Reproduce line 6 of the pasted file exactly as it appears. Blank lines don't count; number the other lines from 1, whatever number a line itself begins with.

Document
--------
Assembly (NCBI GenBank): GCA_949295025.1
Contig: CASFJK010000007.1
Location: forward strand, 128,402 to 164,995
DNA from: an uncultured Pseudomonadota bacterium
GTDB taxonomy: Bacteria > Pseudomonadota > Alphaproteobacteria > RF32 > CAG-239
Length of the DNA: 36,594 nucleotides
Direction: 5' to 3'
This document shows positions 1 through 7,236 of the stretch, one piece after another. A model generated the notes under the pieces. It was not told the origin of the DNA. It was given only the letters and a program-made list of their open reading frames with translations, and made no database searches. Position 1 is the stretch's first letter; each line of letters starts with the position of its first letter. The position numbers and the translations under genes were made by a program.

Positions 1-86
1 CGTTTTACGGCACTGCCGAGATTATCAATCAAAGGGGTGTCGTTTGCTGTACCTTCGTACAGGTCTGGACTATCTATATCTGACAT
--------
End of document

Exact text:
Length of the DNA: 36,594 nucleotides